SN.48.40. Uppaṭipāṭikasutta ("Irregular Order")

Saṁyutta Nikāya ("The Linked Discourses")

“Mendicants, there are these five faculties. What five? The faculties of pain, sadness, pleasure, happiness, and equanimity.

While a mendicant is meditating—diligent, keen, and resolute—the faculty of pain arises. They understand: ‘The faculty of pain has arisen in me. And that has a foundation, a source, a condition, and a reason. It’s not possible for the faculty of pain to arise without a foundation, a source, a condition, or a reason.’ They understand the faculty of pain, its origin, its cessation, and where that faculty of pain that’s arisen ceases without anything left over. And where does that faculty of pain that’s arisen cease without anything left over? It’s when a mendicant, quite secluded from sensual pleasures, secluded from unskillful qualities, enters and remains in the first absorption, which has the rapture and bliss born of seclusion, while placing the mind and keeping it connected. That’s where the faculty of pain that’s arisen ceases without anything left over. They’re called a mendicant who understands the cessation of the faculty of pain, and who applies their mind to that end.

While a mendicant is meditating—diligent, keen, and resolute—the faculty of sadness arises. They understand: ‘The faculty of sadness has arisen in me. And that has a foundation, a source, a condition, and a reason. It’s not possible for the faculty of sadness to arise without a foundation, a source, a condition, or a reason.’ They understand the faculty of sadness, its origin, its cessation, and where that faculty of sadness that’s arisen ceases without anything left over. And where does that faculty of sadness that’s arisen cease without anything left over? It’s when, as the placing of the mind and keeping it connected are stilled, a mendicant enters and remains in the second absorption, which has the rapture and bliss born of immersion, with internal clarity and confidence, and unified mind, without placing the mind and keeping it connected. That’s where the faculty of sadness that’s arisen ceases without anything left over. They’re called a mendicant who understands the cessation of the faculty of sadness, and who applies their mind to that end.

While a mendicant is meditating—diligent, keen, and resolute—the faculty of pleasure arises. They understand: ‘The faculty of pleasure has arisen in me. And that has a foundation, a source, a condition, and a reason. it’s not possible for the faculty of pleasure to arise without a foundation, a source, a condition, or a reason.’ They understand the faculty of pleasure, its origin, its cessation, and where that faculty of pleasure that’s arisen ceases without anything left over. And where does that faculty of pleasure that’s arisen cease without anything left over? It’s when, with the fading away of rapture, a mendicant enters and remains in the third absorption, where they meditate with equanimity, mindful and aware, personally experiencing the bliss of which the noble ones declare, ‘Equanimous and mindful, one meditates in bliss.’ That’s where the faculty of pleasure that’s arisen ceases without anything left over. They’re called a mendicant who understands the cessation of the faculty of pleasure, and who applies their mind to that end.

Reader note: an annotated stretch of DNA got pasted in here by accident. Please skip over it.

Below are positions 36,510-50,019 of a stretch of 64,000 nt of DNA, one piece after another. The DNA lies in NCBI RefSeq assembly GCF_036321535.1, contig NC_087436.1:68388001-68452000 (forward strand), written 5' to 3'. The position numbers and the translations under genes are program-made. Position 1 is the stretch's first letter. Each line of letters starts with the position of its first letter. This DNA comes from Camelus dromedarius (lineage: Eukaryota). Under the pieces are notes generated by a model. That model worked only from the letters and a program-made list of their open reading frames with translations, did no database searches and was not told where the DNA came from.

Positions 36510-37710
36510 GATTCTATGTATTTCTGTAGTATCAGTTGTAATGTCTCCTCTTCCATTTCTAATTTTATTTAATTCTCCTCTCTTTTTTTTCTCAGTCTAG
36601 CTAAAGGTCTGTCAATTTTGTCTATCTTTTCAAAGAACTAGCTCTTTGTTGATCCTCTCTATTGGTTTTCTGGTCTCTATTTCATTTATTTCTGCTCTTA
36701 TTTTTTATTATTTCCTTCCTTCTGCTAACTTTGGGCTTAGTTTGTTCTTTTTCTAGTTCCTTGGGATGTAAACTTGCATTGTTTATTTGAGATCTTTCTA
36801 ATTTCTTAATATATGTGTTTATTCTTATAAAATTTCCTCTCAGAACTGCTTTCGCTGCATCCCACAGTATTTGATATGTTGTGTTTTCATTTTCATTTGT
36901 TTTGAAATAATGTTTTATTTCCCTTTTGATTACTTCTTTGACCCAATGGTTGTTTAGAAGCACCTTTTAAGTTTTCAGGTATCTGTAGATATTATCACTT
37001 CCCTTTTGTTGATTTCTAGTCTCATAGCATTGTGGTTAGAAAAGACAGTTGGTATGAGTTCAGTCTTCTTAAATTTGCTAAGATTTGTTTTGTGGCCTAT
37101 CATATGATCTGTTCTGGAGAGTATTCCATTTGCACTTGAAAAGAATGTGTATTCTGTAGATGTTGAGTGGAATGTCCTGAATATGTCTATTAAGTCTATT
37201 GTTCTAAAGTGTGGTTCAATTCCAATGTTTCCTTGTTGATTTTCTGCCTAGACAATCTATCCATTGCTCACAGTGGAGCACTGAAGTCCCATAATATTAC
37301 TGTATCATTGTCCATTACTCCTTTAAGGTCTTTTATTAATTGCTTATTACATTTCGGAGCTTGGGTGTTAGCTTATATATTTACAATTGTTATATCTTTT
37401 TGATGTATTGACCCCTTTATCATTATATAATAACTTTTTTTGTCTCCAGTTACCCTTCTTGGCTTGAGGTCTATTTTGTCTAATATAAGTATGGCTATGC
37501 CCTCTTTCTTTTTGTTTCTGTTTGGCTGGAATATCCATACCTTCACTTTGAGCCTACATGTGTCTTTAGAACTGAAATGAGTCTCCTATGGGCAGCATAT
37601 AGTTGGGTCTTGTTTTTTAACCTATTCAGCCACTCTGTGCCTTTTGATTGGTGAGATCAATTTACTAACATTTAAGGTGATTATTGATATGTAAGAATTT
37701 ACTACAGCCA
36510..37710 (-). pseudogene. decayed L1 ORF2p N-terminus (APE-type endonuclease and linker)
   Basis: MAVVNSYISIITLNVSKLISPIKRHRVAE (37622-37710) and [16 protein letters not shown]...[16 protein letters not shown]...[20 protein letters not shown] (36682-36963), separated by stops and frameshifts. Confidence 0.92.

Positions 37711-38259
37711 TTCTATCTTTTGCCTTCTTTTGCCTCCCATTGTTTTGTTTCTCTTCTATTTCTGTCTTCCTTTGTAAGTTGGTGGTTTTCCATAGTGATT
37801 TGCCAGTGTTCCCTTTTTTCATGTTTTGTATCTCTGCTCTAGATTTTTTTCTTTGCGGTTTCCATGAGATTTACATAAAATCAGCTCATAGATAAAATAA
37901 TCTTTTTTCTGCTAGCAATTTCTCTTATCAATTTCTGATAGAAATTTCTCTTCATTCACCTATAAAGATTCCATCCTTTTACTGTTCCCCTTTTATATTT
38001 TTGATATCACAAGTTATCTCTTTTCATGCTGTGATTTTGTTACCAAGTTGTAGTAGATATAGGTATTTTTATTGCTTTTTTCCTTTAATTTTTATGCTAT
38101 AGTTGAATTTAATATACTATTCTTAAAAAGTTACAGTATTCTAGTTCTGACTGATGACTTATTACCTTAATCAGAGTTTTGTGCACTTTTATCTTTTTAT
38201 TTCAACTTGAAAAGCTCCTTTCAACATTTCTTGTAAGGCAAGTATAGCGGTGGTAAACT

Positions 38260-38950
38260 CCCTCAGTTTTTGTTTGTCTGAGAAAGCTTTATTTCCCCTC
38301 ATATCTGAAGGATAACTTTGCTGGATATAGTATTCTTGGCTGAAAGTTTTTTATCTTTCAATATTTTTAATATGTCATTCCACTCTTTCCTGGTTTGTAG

While a mendicant is meditating—diligent, keen, and resolute—the faculty of happiness arises. They understand: ‘The faculty of happiness has arisen in me. And that has a foundation, a source, a condition, and a reason. it’s not possible for the faculty of happiness to arise without a foundation, a source, a condition, or a reason.’ They understand the faculty of happiness, its origin, its cessation, and where that faculty of happiness that’s arisen ceases without anything left over. And where does that faculty of happiness that’s arisen cease without anything left over? It’s when, giving up pleasure and pain, and ending former happiness and sadness, a mendicant enters and remains in the fourth absorption, without pleasure or pain, with pure equanimity and mindfulness. That’s where the faculty of happiness that’s arisen ceases without anything left over. They’re called a mendicant who understands the cessation of the faculty of happiness, and who applies their mind to that end.

While a mendicant is meditating—diligent, keen, and resolute—the faculty of equanimity arises. They understand: ‘The faculty of equanimity has arisen in me. And that has a foundation, a source, a condition, and a reason. It’s not possible for the faculty of equanimity to arise without a foundation, a source, a condition, or a reason.’ They understand the faculty of equanimity, its origin, its cessation, and where that faculty of equanimity that’s arisen ceases without anything left over. And where does that faculty of equanimity that’s arisen cease without anything left over? It’s when a mendicant, going totally beyond the dimension of neither perception nor non-perception, enters and remains in the cessation of perception and feeling. That’s where the faculty of equanimity that’s arisen ceases without anything left over. They’re called a mendicant who understands the cessation of the faculty of equanimity, and who applies their mind to that end.”

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